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Intel Is Investigating How Confidential Data Ended Up Online

WIRED

Intel is investigating the purported leak of more than 20 gigabytes of its proprietary data and source code that a security researcher said came from a data breach earlier this year. The data--which at the time this post went live was publicly available on BitTorrent feeds--contains data that Intel makes available to partners and customers under NDA, a company spokeswoman said. Speaking on background, she said Intel officials don't believe the data came from a network breach. She also said the company is still trying to determine how current the material is and that, so far, there are no signs the data includes any customer or personal information. "We are investigating this situation," company officials said in a statement.


Intel Underfoot: Floor Sensors Rise as Retail Data Source

U.S. News

Sunglass Hut and fragrance maker Jo Malone use laser and motion sensors to tell when a product is picked up but not bought, and make recommendations for similar items on an interactive display. Companies such as Toronto-based Vendlytics and San Francisco-based Prism use artificial intelligence with video cameras to analyze body motions. That can allow stores to deliver customized coupons to shoppers in real time on a digital shelf or on their cellphones, said Jon Nordmark, CEO of Iterate Studio.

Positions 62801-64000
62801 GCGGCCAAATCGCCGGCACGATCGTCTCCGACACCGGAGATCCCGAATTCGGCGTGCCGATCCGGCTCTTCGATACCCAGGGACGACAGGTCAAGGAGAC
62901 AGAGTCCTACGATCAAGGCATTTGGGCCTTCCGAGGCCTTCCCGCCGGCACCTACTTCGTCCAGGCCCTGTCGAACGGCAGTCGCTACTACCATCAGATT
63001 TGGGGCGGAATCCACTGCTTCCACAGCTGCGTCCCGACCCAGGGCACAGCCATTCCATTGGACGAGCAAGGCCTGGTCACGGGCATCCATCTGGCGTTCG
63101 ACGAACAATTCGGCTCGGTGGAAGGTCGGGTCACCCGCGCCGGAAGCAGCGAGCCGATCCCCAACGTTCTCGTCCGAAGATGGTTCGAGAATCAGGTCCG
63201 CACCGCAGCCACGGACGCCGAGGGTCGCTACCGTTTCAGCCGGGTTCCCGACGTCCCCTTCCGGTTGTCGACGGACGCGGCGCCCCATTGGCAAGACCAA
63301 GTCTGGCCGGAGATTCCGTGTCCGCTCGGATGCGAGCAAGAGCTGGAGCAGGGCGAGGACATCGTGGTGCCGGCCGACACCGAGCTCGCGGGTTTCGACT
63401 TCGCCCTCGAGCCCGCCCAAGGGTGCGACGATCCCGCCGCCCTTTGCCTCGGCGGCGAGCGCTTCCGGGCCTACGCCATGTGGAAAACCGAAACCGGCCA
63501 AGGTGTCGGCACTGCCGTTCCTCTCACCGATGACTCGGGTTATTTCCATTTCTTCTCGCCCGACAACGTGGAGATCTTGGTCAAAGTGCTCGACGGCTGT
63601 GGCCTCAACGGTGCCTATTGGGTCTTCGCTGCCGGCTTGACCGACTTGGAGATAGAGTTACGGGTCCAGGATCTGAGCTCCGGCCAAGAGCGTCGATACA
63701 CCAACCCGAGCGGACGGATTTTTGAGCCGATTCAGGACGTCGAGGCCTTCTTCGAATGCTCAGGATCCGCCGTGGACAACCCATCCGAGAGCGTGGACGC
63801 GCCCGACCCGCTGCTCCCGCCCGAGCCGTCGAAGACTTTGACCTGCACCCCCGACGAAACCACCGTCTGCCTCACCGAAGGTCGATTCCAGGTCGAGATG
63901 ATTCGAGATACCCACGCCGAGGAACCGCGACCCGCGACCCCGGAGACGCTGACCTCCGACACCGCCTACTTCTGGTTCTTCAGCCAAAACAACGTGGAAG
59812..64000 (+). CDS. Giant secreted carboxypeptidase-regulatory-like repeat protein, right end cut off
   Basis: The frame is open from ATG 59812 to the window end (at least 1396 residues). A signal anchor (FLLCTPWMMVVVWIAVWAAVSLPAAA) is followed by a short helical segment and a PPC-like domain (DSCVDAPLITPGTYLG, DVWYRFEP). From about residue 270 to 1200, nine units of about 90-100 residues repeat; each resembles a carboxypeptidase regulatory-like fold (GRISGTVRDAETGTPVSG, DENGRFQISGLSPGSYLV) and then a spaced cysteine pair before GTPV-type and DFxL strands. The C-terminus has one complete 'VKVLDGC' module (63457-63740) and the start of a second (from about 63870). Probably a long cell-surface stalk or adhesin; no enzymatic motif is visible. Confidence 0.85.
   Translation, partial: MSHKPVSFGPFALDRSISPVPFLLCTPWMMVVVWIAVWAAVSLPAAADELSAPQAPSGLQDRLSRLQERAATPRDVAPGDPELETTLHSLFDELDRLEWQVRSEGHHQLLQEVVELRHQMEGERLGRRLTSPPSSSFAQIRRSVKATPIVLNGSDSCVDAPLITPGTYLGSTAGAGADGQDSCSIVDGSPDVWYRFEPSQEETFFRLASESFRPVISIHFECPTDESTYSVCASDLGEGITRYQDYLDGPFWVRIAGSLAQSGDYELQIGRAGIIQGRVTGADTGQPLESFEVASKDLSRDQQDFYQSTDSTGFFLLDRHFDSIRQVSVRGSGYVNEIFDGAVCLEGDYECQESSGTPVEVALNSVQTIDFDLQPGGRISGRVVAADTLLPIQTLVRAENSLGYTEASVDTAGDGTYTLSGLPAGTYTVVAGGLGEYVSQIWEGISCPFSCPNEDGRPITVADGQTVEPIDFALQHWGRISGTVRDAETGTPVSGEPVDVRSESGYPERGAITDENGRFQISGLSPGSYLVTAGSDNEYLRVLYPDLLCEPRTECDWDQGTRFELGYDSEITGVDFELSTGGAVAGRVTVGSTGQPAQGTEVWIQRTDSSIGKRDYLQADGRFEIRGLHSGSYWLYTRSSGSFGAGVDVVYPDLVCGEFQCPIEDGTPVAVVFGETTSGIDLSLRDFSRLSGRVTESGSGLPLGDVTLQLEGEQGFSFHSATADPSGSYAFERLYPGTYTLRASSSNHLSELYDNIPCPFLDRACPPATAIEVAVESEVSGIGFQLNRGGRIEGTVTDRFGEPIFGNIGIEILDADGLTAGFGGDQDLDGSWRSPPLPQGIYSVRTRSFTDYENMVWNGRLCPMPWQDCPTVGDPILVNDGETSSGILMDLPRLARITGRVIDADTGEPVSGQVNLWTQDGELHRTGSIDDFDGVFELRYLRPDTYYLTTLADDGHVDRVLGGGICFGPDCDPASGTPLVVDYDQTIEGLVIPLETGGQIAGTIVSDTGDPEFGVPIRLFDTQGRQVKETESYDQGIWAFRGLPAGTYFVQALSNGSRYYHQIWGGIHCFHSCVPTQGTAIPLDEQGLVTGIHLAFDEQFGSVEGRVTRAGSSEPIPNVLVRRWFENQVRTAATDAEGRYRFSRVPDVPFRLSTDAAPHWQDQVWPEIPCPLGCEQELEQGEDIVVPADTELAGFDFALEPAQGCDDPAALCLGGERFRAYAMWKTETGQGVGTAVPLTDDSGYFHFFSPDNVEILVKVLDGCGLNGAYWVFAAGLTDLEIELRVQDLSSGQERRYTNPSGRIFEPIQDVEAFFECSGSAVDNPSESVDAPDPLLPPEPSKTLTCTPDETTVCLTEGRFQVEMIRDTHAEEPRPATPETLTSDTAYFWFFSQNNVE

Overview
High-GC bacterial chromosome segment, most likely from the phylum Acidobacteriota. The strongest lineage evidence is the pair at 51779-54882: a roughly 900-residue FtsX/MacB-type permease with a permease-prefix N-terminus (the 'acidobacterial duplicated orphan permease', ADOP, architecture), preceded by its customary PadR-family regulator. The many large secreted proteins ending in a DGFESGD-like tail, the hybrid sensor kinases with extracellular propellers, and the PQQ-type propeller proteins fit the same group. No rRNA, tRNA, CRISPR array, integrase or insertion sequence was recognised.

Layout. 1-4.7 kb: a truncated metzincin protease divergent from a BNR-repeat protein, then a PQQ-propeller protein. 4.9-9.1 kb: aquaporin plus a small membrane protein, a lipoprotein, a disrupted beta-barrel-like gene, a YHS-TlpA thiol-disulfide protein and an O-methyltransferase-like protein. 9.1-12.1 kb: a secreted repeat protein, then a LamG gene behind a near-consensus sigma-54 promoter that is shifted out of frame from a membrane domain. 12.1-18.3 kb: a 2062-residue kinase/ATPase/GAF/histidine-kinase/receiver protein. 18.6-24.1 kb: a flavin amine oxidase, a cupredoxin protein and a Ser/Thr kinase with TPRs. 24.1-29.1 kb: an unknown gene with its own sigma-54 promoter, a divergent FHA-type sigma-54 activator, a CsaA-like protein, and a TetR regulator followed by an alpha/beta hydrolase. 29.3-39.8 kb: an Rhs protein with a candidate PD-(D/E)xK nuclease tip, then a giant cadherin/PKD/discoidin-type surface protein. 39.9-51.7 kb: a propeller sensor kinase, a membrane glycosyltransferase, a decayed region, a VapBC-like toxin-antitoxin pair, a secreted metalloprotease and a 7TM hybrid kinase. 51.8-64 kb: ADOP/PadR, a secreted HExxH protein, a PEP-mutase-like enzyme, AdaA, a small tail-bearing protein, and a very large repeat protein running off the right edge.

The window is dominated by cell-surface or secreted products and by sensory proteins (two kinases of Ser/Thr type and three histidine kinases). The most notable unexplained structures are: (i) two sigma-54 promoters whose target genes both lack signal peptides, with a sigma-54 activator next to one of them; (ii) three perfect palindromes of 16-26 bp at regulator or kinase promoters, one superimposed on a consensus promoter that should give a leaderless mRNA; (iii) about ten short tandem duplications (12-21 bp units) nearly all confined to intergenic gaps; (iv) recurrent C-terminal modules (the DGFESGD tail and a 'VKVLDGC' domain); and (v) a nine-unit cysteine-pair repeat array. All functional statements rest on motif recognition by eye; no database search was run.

why-ryzen-threadripper-has-two-mysterious-chips.html#tk.rss_all

PCWorld

When famed overclocker der8baurer "delidded" AMD's highly anticipated Ryzen Threadripper in a video posted on Thursday, he got a surprise and spawned a mystery: Did AMD really waste two perfectly good 8-core chips to build Threadripper? So did AMD really waste two perfectly good "Zeppelin" dies? Rather than a single monolithic die, like Intel uses on its Core i9, AMD builds its Ryzen and Ryzen Threadripper CPUs using multiple chips connected with a high-speed fabric. The plastic plate is approximately the size of Intel's new Core i9 chip.